In our data center move, we increased the size of the center significantly, with impacts on every component of infrastructure. With cloud in the mix, I realized you need to know exactly how efficient your investment in every component actually is. It seems daunting at first -- after all, how can you calculate a single number that measures the service delivery cost effectiveness of the complex jumble of gear in your environment?
Turns out, it's actually not that difficult.
In our old data center, the admin team had been using composite monitoring to roll up the number for some time, and it was doing it with the management software it already had. All it took was a little elbow grease to make it happen. Admin members were using their virtualization management and monitoring solution to measure the real-world use of their virtualization infrastructure, including capacity, users, apps, hosts and spindles. From those combined metrics it's straightforward to project both the change in inventory and service delivery capacity.
They also used network performance monitoring to roll up the actual kilowatt usage from the rack power distribution unit-level, and related that to the gear in each rack. That produced power efficiency maps for every type of rack (and application) in the data center. Added to OS inventory, this returned licensing, power, networking and hardware costs to each delivered service level.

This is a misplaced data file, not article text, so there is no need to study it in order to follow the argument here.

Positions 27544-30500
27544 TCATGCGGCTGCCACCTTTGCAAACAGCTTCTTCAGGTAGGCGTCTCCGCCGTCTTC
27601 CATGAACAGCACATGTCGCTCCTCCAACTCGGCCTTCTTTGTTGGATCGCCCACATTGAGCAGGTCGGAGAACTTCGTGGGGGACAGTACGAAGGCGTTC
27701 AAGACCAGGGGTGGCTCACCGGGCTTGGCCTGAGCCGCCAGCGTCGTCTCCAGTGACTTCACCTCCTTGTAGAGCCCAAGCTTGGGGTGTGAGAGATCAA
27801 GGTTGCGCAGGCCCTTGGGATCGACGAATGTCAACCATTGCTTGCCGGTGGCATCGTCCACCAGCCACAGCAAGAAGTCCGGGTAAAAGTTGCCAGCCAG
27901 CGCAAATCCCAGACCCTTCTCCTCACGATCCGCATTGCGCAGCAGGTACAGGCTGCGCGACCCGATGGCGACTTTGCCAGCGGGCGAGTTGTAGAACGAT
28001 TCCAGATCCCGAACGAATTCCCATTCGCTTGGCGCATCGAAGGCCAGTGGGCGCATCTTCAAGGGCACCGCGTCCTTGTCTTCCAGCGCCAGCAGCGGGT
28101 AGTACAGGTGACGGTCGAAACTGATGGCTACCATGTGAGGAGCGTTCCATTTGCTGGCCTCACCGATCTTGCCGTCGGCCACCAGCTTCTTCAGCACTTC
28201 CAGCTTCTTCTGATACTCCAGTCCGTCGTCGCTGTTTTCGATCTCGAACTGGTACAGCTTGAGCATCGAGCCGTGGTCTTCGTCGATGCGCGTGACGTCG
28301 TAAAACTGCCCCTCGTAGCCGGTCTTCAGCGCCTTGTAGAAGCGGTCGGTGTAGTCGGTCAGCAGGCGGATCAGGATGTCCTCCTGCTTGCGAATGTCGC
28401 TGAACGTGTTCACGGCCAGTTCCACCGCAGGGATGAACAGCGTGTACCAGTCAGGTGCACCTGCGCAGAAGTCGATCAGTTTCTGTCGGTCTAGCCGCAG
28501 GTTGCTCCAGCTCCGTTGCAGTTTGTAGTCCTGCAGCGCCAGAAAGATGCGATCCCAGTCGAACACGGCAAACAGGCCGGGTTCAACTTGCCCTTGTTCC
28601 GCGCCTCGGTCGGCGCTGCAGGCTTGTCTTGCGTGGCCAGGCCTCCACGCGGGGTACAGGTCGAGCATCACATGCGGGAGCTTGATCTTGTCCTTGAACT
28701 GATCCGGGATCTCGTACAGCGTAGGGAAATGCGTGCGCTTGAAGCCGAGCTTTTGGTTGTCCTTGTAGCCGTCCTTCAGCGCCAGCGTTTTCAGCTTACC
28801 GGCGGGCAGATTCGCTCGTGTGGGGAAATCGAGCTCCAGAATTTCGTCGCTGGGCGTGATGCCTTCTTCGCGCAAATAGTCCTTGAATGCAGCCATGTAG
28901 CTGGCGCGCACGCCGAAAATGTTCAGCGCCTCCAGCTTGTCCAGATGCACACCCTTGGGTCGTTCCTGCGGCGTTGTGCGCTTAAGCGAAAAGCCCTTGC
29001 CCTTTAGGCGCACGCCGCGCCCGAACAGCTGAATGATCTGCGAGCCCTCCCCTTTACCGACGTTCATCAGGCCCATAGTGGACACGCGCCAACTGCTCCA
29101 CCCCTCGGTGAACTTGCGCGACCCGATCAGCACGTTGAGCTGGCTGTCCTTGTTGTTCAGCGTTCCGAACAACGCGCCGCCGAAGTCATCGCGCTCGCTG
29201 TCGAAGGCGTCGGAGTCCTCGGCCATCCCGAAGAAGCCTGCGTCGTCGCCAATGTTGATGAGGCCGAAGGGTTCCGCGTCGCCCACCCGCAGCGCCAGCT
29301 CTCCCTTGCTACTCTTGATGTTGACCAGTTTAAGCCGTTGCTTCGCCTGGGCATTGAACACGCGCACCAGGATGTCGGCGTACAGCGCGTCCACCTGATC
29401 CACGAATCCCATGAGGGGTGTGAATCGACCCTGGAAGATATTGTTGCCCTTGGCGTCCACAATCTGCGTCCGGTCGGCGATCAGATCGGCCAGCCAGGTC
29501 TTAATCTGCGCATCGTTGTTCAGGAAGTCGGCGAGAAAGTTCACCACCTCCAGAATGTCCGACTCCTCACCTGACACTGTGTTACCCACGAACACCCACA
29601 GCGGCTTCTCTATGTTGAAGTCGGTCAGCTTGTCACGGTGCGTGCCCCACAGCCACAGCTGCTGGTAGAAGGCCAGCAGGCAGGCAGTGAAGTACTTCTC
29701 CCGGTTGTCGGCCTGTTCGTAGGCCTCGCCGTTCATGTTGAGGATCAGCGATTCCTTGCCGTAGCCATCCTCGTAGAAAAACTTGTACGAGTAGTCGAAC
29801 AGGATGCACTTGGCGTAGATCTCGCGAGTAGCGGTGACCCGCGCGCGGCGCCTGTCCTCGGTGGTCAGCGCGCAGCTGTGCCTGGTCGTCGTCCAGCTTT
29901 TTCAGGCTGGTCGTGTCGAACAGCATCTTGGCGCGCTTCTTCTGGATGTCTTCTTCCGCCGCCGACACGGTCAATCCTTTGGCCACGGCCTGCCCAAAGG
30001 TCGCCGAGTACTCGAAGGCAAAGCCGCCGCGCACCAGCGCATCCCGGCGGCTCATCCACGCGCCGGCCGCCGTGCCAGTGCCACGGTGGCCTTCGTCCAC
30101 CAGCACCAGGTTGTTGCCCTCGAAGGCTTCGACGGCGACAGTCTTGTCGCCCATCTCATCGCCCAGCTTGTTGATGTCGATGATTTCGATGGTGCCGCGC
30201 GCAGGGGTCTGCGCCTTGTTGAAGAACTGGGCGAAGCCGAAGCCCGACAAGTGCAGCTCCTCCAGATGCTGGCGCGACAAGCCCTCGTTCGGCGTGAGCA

Last, they used their server and application monitoring software to measure server temperatures, fan speeds and other thermal metrics to map thermal load-to-service infrastructure.
Like rolling off a log (or tailgate)
Armed with this information and a couple of clever spreadsheets, the team completely removed speculation from the budget requests for the new data center. The team could plot growth across multiple dimensions, multiplied by the actual measured historical performance of their unique environment. They could also compare IaaS cloud options with on-site extension and consolidation alternatives on paper -- with charts and all -- in the lingua franca of budgetary decision making.
As a result, they got many new and shiny things.
And all of this was on the mind of our database architect as he and a senior network admin loaded the last database cluster server into the pickup truck. That must have been the distraction that led to the foot slip and the ensuing slow motion fall and skillful shoulder roll that saved his melon and the blade chassis simultaneously.
Resourceful to the end, administrators and architects make these saves every day-- usually invisibly. Next time, though, I might recommend a helmet to our database architect. After all, he has the master root password stored up there in his noggin.
About the author:
Patrick Hubbard is a head geek and senior technical product marketing manager at SolarWinds. With 20 years of technical expertise and IT customer perspective, his networking management experience includes work with campus, data center, storage networks, VoIP and virtualization, with a focus on application and service delivery in both Fortune 500 companies and startups in high tech, transportation, financial services and telecom industries. He can be reached at Patrick.Hubbard@solarwinds.com.